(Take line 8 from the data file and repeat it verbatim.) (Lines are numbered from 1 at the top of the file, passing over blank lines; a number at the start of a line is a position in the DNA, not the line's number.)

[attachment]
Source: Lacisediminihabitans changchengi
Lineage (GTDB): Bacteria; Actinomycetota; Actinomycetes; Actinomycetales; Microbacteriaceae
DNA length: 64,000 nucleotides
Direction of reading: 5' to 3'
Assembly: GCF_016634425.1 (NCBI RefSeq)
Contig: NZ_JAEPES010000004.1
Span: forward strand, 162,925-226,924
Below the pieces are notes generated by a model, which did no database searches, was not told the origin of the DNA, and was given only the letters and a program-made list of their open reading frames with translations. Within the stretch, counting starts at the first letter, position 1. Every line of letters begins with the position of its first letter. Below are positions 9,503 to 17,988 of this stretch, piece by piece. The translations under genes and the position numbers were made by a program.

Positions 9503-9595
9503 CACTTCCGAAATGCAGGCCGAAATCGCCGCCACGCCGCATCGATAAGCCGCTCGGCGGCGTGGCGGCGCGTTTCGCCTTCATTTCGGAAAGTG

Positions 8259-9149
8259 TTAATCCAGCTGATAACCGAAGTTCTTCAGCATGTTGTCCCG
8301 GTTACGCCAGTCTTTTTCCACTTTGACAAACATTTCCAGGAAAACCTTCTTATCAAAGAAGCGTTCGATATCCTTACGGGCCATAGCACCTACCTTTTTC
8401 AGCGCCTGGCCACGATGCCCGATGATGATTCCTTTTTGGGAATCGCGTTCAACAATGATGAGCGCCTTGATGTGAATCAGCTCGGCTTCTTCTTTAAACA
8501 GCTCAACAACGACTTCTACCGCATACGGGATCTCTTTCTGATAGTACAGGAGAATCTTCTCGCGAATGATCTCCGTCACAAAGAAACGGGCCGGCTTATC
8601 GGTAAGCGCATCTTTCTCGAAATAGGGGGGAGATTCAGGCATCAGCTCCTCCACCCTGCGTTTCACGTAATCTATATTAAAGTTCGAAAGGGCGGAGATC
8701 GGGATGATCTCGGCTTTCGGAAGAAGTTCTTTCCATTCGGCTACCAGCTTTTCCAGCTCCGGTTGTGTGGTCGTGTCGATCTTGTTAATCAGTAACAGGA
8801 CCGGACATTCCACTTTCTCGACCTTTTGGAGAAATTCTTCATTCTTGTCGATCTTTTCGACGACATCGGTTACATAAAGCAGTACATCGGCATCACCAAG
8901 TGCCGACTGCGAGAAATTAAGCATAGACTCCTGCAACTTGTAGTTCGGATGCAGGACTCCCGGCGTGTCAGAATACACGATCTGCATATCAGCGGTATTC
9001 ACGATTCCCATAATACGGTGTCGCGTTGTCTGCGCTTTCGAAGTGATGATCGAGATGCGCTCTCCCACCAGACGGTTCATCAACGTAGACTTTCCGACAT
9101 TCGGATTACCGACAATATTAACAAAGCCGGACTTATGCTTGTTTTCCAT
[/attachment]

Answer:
Below the pieces are notes generated by a model, which did no database searches, was not told the origin of the DNA, and was given only the letters and a program-made list of their open reading frames with translations. Within the stretch, counting starts at the first letter, position 1. Every line of letters begins with the position of its first letter. Below are positions 9,503 to 17,988 of this stretch, piece by piece. The translations under genes and the position numbers were made by a program.